42. Given that he actually said “and then mulitply that result by 20 (the number of years you will probably live after you retire),” I don’t think he was talking about withdrawal rate.

It seems to us that that’s what he must have meant only because we know better. ðŸ™‚

43. What about changes in taxes (such as property tax for homeowners) or changes in property value (which result in higher property tax payments or higher rent).

44. Kids. Ha!

45. Well, perhaps I would have won had I looked at this earlier, yet not being resident in the US I wouldn’t have qualified for the prize anyway, so no worries.

Before bruising Brian too much, it strikes me that his formula is useful even if perhaps a little erroneous because it sets the cogs turning. His simple formula is not intimidating and approachable… I guess he is reaching out to the frighteningly large number of people who don’t “get it” and never even consider such a formula in the first place!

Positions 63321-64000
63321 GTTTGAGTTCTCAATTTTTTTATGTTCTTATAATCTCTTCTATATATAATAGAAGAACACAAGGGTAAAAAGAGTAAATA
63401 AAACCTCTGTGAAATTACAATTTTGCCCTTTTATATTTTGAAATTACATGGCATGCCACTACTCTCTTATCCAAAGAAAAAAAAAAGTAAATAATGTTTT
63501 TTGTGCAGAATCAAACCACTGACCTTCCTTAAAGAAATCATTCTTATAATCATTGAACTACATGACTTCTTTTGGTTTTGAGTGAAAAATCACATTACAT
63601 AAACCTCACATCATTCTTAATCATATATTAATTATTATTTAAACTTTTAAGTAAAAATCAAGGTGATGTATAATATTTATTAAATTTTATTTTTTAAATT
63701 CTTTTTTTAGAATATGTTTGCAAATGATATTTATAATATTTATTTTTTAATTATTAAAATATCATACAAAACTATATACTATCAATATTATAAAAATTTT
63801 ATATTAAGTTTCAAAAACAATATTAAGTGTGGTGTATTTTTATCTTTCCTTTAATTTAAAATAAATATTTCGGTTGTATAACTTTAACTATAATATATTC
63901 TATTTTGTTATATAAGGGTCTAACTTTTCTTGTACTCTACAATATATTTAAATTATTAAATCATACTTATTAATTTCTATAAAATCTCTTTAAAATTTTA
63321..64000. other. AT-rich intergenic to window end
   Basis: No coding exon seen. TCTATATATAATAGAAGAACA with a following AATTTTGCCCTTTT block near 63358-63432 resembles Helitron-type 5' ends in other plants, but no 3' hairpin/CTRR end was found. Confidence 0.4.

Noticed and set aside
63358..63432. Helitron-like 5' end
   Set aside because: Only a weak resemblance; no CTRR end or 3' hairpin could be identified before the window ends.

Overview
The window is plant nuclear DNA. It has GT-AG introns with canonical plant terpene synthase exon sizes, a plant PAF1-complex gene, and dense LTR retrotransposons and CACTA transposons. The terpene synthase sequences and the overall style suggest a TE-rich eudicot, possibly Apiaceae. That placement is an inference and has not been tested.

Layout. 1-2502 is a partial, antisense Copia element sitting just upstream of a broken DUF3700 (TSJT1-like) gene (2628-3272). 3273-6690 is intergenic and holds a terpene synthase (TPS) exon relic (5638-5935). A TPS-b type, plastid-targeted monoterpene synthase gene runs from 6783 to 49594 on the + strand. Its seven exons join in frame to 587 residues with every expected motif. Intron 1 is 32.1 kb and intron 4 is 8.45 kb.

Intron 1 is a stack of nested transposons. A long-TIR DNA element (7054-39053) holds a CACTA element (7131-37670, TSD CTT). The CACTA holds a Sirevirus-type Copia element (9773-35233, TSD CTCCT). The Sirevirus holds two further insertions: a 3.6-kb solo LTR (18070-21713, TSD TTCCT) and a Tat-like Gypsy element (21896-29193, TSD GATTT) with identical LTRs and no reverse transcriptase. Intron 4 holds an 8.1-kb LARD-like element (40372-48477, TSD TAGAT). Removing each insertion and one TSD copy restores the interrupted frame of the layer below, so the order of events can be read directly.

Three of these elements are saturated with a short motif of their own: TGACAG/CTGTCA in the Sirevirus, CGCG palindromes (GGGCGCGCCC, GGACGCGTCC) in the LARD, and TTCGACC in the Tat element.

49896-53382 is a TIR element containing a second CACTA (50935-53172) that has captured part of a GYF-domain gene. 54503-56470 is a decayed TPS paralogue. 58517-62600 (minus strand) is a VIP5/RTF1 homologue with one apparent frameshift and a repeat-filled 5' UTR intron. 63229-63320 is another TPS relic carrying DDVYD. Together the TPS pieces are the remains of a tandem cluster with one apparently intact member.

Factoring in inflation and time horizon is very important, yet I think Brian simply wanted a quick wake up call to a ball-park figure. Considering the variables out there, perhaps that is all you need. Here are are a few more factors that can pop the dream bubble…”global warming quotient”, as in forget your present fuel bill as any kind of estimate; “Family”, I think Todd gets it with succinct elegance, “Kids” can be a huge factor with major possible pluses and minuses, so are we kidding ourselves to even try to come up with a more accurate estimate?; Health, as many have pointed out is probably the most significant factor… time should be measured in heart beats, yet few ever monitor this on a regular basis or let the “old ticker” provide its wisdom; “Why retire?” My grandfather was working at 85…he went in to recommend a younger employee and met up with an old work friend who saw him in great shape and offered him a part-time job! He wasn’t desperate for money, yet happened to be the kind of chap who enjoyed polishing his shoes in the morning…and watching his grandchildren laugh with the holiday overseas he could then afford to give them ðŸ™‚ Then a bus ran him over and though he survived the left leg amputation, the hepatitis from the blood transfusion ended his retirement a year later. Yet I witnessed an inspirational death, which brings me on to yet another factor in the equation one might hasten to mention…”Improvement”…why should we ever “settle” for equations based on our present status, when we might really want to factor in the potential for financial growth at any age. Longfellow had a great bottom line…”Let us then be up and doing, with a heart for any fate, still achieving still pursuing, learn to labour and to wait!”